MATERIALS AND METHODS

Mice.

Age-, sex-, vendor-, and strain-matched controls were used in all experiments. ΔdblGATA1 (C.Cg-Gata1tm6Sho) and CD11c-DTR (B6.FVB-Tg(Itgax-DTR/EGFP)57Lan/J; Jung et al., 2002) mice were bred in-house. IL-4 KO (BALB/c-Il4tm2Nnt/J), CCR7 KO (B6.129P2(C)-Ccr7tm1Rfor/J), IRF8(R249C; BXH2/TyJ), and EPO-deficient (Duguet et al., 2001; NZW/LacJ) mice were purchased from The Jackson Laboratory. IL-5 transgenic (IL-5Tg) mice were obtained from Charles River. All procedures were approved by the McMaster University Research Ethics Board.

Intestinal cell isolation.

Intestines were opened longitudinally, cut into 2–3 mm pieces and incubated in 1mM DTT (Sigma-Aldrich) in PBS for 15 min, and then 3 rounds of 15 min in 10% FBS in PBS and 2 mM EDTA before digestion in 0.239 mg/ml Collagenase A (Roche) with DNase (Roche) for 50–60 min and 40/70% Percoll (GE Healthcare) separation (Carlens et al., 2009).

Flow cytometry.

In all assays, cells were incubated with anti-FcγRII/IIIb before incubation with fluorochrome-conjugated antibodies. Dead cells were excluded by propidium iodide (PI) uptake or fixable viability dye eFluor780 (eBioscience), and gated on singlets. Whole blood was anticoagulated with EDTA and lysed with ACK lysis buffer before staining. Antibodies were obtained from eBioscience, BD, or BioLegend: CD3-FITC or Pacific Blue; CD4-APC, eFluor605, or eFluor650; CD19-PE-Cy5; MHC II-eFluor 650 or Alexa Fluor 700; F4/80-eFluor 450 or Pacific Blue; Siglec-F-PE; CD44-V500 or Alexa 700; B220-eFluor650 or V500; Ly6G-Alexa 700 or APC-Cy7; Ly6C-Alexa Fluor 700 or APC-Cy7; ST2-FITC or biotin; CD11b-PerCP-Cy5.5, Alexa Fluor 488, PE-Cy7, or Alexa Fluor 700; CD11c-APC, PerCP-Cy5.5, or PE-Cy7; CD69-PE-Cy7; CD45-eFluor605 or APC-eFluor780; CD103-APC, Brilliant Violet 421, or biotin; CD80-FITC; CD86-PE-Cy7, PerCP-Cy5.5, or eFluor605; OX40L-biotin; CCR7-biotin or APC; Streptavidin-APC, Qdot-800 (Invitrogen), or PE; IL-12p40-PE or APC; and TNF-PE or APC. Fluorescence minus one (FMO) controls were used for gating. Data were acquired on an LSR II (BD) and analyzed using FlowJo (Tree Star).

Intestinal Ig measurements.

Intestines were flushed with 5 ml ice cold soybean trypsin inhibitor (Sigma-Aldrich) in PBS-EDTA-PMSF, centrifuged at 2,000 rpm for 10 min, and supernatants analyzed for total IgA (Hapfelmeier et al., 2010).

Glucose uptake.

After an overnight fast, 2 g/kg d-glucose was administered by oral gavage. Blood glucose was measured at various time points using a hand-held glucometer (Accu-CheckActive; Roche).

Oral tolerance.

Mice were fed with PBS or 1 mg OVA (Grade V; Sigma-Aldrich) i.g. daily for days 0–5, and then injected with 200 µg OVA adsorbed to 1 mg aluminum hydroxide i.p. on days 7 and 14. Serum was collected on day 28 and analyzed for OVA-IgE (Cayman).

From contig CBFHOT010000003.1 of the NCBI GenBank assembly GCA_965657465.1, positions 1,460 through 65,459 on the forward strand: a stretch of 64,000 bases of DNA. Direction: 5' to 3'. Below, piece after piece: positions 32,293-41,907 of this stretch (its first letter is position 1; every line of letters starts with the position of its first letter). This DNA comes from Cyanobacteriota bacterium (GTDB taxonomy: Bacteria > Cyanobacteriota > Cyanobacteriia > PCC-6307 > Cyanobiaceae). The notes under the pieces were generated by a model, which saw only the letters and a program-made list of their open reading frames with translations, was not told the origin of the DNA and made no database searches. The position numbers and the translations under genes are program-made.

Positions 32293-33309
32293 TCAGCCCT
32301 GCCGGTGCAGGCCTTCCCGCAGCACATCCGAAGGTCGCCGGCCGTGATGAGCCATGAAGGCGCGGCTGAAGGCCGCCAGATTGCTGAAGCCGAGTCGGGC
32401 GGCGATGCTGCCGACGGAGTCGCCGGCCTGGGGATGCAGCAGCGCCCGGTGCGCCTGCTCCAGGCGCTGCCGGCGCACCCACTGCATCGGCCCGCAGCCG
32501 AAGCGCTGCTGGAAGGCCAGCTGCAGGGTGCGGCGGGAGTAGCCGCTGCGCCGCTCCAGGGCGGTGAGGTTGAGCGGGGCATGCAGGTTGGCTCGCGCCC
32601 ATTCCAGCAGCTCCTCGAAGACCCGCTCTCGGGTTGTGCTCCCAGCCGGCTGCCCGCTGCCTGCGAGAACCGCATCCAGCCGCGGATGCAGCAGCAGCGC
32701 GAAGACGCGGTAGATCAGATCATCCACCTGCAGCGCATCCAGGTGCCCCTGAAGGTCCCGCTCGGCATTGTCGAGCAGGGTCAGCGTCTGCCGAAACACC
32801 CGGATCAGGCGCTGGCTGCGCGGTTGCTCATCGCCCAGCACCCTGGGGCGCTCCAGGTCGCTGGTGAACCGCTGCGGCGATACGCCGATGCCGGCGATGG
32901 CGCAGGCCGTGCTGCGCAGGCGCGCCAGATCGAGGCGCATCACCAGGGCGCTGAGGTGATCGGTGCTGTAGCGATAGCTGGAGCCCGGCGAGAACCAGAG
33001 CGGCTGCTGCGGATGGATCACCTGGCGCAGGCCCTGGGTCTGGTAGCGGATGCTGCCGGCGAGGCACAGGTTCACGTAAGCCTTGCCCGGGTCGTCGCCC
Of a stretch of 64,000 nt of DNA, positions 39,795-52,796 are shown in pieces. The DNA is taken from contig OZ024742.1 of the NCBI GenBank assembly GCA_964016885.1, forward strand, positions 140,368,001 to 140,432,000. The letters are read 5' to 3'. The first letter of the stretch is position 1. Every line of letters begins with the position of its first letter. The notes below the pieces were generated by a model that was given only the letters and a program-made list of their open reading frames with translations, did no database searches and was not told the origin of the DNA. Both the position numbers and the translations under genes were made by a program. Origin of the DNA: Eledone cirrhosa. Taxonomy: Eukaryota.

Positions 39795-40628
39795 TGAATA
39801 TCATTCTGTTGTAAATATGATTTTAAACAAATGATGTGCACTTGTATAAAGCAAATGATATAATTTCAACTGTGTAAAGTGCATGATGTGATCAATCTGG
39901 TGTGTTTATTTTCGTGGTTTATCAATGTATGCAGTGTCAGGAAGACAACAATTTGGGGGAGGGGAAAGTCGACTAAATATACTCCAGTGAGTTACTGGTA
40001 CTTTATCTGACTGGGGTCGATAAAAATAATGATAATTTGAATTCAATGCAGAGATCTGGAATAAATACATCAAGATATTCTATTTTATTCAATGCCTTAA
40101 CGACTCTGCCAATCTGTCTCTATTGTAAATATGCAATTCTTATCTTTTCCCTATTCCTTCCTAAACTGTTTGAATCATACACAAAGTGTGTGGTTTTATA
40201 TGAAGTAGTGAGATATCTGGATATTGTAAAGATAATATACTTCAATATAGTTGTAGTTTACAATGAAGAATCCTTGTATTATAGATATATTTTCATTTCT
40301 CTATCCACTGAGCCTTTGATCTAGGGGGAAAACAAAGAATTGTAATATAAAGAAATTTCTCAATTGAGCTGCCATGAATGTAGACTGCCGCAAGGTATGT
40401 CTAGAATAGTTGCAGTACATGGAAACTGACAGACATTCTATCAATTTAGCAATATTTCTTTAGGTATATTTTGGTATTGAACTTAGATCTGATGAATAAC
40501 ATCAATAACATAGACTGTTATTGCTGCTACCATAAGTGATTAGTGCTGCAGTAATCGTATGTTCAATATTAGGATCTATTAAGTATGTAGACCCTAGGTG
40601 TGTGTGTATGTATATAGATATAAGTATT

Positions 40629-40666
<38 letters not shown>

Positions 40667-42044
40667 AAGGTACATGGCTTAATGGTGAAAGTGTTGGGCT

Peanut allergy model.

3.75 mg PN (Kraft) with 5 µg CT (List Biologicals) was administered i.g. (Delvo), i.p., p.r., or s.c. weekly for 4 wk, with challenge by crude PN extract (CPE; Greer) 1 wk later. Serum was collected 24 h before challenge and analyzed for PN-specific Igs (Chu et al., 2013). Temperature was assessed by rectal probe, and hematocrit by centrifuging anticoagulated blood at 40 min after challenge. Peritoneal lavage (PL) was performed with PBS-EDTA. Total cells were counted using Turks and hemocytometer. Peritoneal eosinophils were quantified using flow cytometry as F4/80lo, Siglec-F+ cells.

Adoptive transfer.

Spleen and PL from IL-5Tg mice were labeled with biotin-labeled antibodies against CD3, CD19, Thy1.2, B220, CD11c, MHC II, F4/80, c-Kit, TER-119, and >90% pure eosinophils isolated using antibiotin microbeads and LS MACS columns (Miltenyi Biotec) before 5 × 107 eosinophils were transferred i.v. to ΔdblGATA1 mice 16–24 h before each gavage.

Cytokine production.

800,000 live splenocytes were cultured for 120 h in complete RPMI alone or supplemented with 250 µg/ml CPE and cytokines in cell-free supernatants were quantified using Luminex (Millipore) or ELISA (R&D Systems).

Bone marrow chimeras.

Mice irradiated twice with 5.5 Gy (Cs137 source) received 5 × 106 T cell depleted BM cells i.v., rested for 8 wk, and then were used in experiments. 100 ng DT was injected i.p. 24 h before each gavage for CD11c-DTR experiments. For mixed BM chimeras, i.v. injections were composed of 80% WT or ΔdblGATA1 BM mixed with 20% IL-4 KO BM.

LN processing.

LNs were triturated between frosted slides in HBSS, washed and filtered (40 µm).

Transmission electron microscopy.

Immediately after excision, tissues were immersed in fixative consisting of 3% formaldehyde and 1% glutaraldehyde in 0.1-M phosphate buffer (pH 7.2). After the initial fixation, samples were post-fixed in 1% osmium tetroxide for 1 h, dehydrated in graded acetone solutions, and embedded in Polybed 812 (Polysciences, Inc.). Ultrathin sections (60–80 nm) were cut on an LKB MK III ultratome and routinely contrasted with uranyl acetate and lead citrate. The sections were examined using a FEI Tecnai Spirit BioTWIN transmission electron microscope (Fei).

EPO assay.

With minor modifications from previously described EPO assays (Humbles et al., 2002; Dyer et al., 2010), eosinophils were isolated as described above, and incubated for 24 h with media, L-PAF (Sigma-Aldrich), and 1 or 10 µg/ml PN+CT and assayed for EPO activity by oxidation of o-phenylenediamine (Sigma-Aldrich), stopped with sulphuric acid and absorbance measured at 492 nm. Results were normalized to maximal activity from Triton-X 100 lysed eosinophils. EPO was heat denatured by incubation at 90°C x 15–60 min and inhibited with resorcinol or catalase (both Sigma-Aldrich).